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Iran warns may reconsider nuclear NPT membership | ASHARQ AL-AWSAT English Archive 2005 -2017
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TEHRAN, (Reuters) – Iran may reconsider its membership of the nuclear Non-Proliferation Treaty (NPT) if it feels its enemies are using the accord to put unfair pressure on it, President Mahmoud Ahmadinejad said on Saturday.

“The Islamic Republic’s policy has been to follow its nuclear efforts in the framework of the (International Atomic Energy) Agency and the NPT,” he told a huge crowd on the anniversary of the 1979 Islamic revolution.

“However, if we find out they are going to take advantage of these regulations to destroy the rights of the Iranian people, you should know that the Iranian nation will reconsider its policy,” he added.

Western nations have successfully pushed for Iran to be reported to the U.N. Security Council for failing to convince the world its atomic scientists are working exclusively on power stations and not bombs.

The crowd voiced its approval of Ahmadinejad’s remarks with chants of “Nuclear technology is our inalienable right”.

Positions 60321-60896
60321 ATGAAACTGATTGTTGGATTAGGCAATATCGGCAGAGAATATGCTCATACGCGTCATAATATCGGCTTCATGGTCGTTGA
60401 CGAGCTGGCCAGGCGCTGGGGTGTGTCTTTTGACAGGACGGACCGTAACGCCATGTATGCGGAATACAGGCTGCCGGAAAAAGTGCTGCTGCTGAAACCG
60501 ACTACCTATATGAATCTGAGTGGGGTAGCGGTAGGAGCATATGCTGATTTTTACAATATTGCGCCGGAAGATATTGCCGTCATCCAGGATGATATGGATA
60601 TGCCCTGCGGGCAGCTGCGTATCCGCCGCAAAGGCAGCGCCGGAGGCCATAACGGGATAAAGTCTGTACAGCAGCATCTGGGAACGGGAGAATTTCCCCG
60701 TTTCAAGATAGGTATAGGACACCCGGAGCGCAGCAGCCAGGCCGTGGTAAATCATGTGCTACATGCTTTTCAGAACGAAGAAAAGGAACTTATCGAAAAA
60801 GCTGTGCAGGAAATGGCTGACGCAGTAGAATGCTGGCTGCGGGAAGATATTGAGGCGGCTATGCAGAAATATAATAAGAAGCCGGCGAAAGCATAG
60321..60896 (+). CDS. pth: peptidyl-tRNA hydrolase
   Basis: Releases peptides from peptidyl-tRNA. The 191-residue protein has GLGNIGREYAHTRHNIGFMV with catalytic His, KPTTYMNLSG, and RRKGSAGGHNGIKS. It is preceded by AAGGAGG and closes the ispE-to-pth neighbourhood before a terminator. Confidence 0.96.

But the president said Iran was not going to make a sudden withdrawal from the NPT, as North Korea did.

“We would still like to be patient, so do not try to wear down our patience,” he said.

Russia and Iran will hold talks next week to see if any headway can be made on a Russian proposal that Moscow should enrich Tehran’s uranium, thereby allaying fears that atomic fuel could be diverted for use in weapons.

But Ahmadinejad strongly suggested such proposals were not workable.

“You are telling us not to produce our nuclear fuel and that you are going to produce it somewhere else instead and then give it back to us. Wow. Do you think we believe you?” he said.

“You have deprived our country of spare parts for passenger planes for 27 years. What’s the guarantee you will provide our nuclear fuel tomorrow?” he added.

The president also adopted a defiant stance in the face of economic sanctions which the United Nations Security Council could impose on Iran.

“They will not sell us things. Very well then, don’t. The young people here have attained technology on nuclear power and stem cells with their bare hands. So they will be definitely be able to provide their own daily requirements.”